For more information, take a look at the website’s accessibility section.
Pavilion Gardens, Buxton
In the heart of Buxton, the Pavilion Gardens is the hub of the town, housing the Tourist Information Centre, restaurants and 23 acres of pretty gardens. The centre is accessible throughout, either with level access or lifts for wheelchair users, and offers several disabled toilets. Numerous tarmac paths will lead you through the picturesque gardens and along a tranquil lake.
Attractions with partial access
Although the access is restricted, visitors with limited mobility can see the spectacular main chamber of Pooles Cavern. Journey beneath the earth to see impressive limestone caverns and learn about the crystal stalactites and stalagmites lining the chamber. To discover archaeology discovered at the site, head to the visitor centre, which has level access. There’s also an adapted disabled toilet.
Based in Bakewell, Thornbridge Brewery produces a selection of exquisite beers. Having accumulated over 200 national and international awards, it’s safe to say beer fans are in safe hands here. To get a behind-the-scenes look at the brewery, visitors can take a tour. The main brewery is accessible to those with mobility issues, however, its website states that some areas may not be suitable.
Bosolver Castle, a mostly ruined castle and stately home, towers over its namesake town in Derbyshire. As well as offering an insight into the building’s history inside, the grounds of Bolsover Castle are truly spectacular. Although the castle itself is not accessible, the grounds, picnic area, shop, café and visitor centre are suitable for those with limited mobility. Disabled parking and accessible toilet facilities are available on site.
Easy access walks in the Peak District
Upper Derwent Valley
Home to The Howden Reservoir, one of the most beautiful sights in the Peak District, Upper Derwent Valley is a must-see on your visit. Dense forests line the water’s edge and in the winter, a dusting of snow covers the mountains. Head to the visitor centre, which is accessible to wheelchair users and has disabled toilet facilities. Here you can buy refreshments and find out more about the history of the reservoirs.
The Upper Derwent Valley Trail, an 18-mile circuit around the Ladybower Reservoir, is accessible to people with limited mobility. To hire disability-adapted cycles and mobility scooters, visit the cycle-hire centre at Fairholmes.
The beautiful valley of Dovedale is perhaps one of the most popular sights in the Peak District. Its limestone ravines and tranquil river can be found in the south of the national park. For those who usually rely on the help of a stairlift and may be travelling with mobility aids, there is a tarmac path along the west bank to reach the stepping stones, the valley’s most iconic viewpoint. Although it’s not a long walk, it’s well worth bringing a picnic here on a sunny day.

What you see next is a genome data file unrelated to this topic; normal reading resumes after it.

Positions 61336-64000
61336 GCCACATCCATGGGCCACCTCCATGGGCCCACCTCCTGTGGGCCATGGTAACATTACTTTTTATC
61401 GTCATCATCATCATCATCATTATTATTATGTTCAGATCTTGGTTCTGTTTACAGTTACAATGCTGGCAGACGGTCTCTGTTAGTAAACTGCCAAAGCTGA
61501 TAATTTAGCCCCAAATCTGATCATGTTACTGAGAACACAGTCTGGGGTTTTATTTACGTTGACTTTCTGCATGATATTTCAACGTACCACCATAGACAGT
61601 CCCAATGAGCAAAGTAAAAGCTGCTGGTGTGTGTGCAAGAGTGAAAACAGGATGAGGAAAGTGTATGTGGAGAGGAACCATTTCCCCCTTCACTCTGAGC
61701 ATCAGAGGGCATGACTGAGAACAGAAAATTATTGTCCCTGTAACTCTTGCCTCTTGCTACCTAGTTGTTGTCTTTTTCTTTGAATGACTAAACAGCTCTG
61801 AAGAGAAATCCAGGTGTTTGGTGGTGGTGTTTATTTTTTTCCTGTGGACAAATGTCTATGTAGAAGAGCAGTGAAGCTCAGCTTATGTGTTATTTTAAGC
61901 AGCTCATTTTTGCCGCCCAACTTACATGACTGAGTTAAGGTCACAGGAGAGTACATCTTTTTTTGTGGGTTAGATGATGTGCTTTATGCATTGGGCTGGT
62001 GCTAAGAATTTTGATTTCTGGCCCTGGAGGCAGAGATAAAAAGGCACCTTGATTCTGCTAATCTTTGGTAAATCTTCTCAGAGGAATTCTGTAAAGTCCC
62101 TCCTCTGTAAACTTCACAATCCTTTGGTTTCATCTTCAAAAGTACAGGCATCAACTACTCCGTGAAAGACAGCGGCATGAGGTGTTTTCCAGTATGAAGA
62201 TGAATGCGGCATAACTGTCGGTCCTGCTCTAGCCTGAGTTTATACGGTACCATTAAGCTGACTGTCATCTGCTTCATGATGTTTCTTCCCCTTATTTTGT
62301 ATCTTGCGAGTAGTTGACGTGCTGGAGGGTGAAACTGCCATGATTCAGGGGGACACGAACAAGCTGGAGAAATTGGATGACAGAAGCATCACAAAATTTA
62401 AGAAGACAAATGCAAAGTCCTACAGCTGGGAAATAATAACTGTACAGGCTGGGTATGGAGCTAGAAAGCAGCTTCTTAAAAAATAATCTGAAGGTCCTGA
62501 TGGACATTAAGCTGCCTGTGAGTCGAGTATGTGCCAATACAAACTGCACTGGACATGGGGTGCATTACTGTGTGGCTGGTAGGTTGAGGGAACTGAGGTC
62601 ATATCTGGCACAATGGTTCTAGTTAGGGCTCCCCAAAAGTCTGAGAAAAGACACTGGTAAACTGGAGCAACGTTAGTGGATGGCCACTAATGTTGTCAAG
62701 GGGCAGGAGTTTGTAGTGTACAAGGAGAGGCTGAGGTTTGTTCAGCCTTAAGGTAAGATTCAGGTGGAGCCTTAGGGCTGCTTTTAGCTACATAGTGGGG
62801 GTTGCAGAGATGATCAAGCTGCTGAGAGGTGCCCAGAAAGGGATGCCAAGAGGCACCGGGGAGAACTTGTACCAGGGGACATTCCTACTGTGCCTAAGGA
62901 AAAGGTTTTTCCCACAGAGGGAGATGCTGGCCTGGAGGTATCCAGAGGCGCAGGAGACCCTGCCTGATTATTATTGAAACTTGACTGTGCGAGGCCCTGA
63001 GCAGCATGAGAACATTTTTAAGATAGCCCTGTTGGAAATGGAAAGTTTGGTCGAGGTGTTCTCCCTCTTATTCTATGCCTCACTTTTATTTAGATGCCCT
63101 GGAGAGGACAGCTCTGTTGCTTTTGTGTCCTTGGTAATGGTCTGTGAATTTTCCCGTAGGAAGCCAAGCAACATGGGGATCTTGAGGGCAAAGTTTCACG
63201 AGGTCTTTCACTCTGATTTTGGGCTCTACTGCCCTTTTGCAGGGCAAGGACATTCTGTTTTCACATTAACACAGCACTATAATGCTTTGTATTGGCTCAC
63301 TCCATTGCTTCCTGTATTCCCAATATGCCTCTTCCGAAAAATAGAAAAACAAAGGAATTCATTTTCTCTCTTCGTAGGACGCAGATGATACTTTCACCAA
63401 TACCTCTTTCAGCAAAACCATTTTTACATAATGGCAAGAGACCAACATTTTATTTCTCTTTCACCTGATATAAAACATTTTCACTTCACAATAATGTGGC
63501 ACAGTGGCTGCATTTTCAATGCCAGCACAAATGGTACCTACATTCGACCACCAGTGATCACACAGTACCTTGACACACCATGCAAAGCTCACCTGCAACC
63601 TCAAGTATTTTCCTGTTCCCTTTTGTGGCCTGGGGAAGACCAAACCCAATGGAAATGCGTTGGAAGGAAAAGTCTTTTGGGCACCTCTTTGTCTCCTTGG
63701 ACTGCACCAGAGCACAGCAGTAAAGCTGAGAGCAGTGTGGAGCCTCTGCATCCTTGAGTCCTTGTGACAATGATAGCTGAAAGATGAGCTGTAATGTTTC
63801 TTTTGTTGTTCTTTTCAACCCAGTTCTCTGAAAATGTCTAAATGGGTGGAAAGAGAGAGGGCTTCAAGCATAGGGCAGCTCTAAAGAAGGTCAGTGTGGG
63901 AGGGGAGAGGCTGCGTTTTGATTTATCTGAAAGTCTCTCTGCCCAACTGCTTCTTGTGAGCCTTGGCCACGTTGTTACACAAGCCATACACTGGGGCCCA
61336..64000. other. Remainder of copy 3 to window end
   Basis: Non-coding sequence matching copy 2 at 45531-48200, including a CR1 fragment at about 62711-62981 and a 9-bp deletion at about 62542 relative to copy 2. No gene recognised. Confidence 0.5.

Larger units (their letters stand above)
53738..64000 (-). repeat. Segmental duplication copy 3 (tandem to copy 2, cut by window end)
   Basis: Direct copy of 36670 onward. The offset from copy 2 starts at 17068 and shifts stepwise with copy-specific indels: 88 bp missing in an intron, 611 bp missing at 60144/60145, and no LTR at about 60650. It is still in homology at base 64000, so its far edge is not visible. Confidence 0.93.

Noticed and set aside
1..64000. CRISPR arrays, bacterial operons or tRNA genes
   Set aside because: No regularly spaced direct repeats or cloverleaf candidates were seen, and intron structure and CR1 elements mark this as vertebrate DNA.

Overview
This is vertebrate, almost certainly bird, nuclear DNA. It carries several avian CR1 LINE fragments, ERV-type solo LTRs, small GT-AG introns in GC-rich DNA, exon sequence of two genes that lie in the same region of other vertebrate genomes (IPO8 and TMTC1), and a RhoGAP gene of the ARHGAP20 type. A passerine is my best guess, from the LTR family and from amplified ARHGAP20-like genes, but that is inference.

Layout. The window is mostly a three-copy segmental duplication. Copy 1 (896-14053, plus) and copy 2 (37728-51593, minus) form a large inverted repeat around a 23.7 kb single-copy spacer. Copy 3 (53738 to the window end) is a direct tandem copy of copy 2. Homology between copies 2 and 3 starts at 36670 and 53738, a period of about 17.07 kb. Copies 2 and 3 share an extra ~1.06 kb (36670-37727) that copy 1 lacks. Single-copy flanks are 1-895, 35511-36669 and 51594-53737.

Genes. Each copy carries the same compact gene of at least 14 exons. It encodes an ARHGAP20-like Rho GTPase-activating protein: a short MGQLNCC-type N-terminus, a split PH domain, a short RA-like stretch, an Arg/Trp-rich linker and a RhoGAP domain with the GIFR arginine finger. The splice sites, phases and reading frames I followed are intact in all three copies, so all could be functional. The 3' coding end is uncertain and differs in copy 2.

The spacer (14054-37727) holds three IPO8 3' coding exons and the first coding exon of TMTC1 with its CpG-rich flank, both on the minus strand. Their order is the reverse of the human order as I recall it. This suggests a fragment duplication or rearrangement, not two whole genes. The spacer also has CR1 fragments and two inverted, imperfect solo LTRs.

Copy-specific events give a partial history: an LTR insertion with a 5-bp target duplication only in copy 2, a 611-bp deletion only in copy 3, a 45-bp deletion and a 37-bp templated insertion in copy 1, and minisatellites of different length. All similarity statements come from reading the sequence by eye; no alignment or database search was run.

On the edge of the Peak District National Park, Cromford Canal runs for 14.5 miles from the picturesque village of Cromford to the Erewash Canal in Derbyshire. The five-mile walk along the canal is suitable for those with mobility problems and if needed, tramper scooters are available to hire at High Peak Junction. Look out for wildlife such as water voles and dragonflies, watch the canal boats float by and admire the canal-side cottages at Cromford.
Another breath-taking viewpoint is Surprise View, which can be found near the villages of Hathersage and Nether Padley. This is a wonderful place to stop and take in the countryside views. A level tarmacked car park sits at the edge of the moorland and is free to blue badge holders. The path to the viewpoint overlooking Hope Valley is wheelchair accessible. In the nearby village of Calver, enjoy a cosy pub meal at The Bridge Inn, a 17th century inn on the banks of the River Derwent. It offers level access throughout, a disabled toilet and a beautiful, accessible beer garden.
Monsal Trail and Monsal Head viewpoint
Look out over Monsal Dale and the impressive Headstone Viaduct at the viewpoint of Monsal Head, close to the village of Little Longstone. The viewpoint offers a short stay car park, free to blue badge holders. There is a small 150mm step onto the verge where there are plenty of seats to enjoy the view.
If you’d like to explore the area on a walk, you can join the Monsal Trail. It begins at Bakewell, passing through the countryside for approximately four miles to Monsal Viaduct. You can join the trail at various locations. For full details and a downloadable map, take a look at the Peak District National Park website.
Don’t let limited mobility stop you from exploring the UK. The Peak District and Derbyshire have so much to offer, even if you usually need a stairlift or if you are travelling with a wheelchair or mobility scooter. So, what are you waiting for?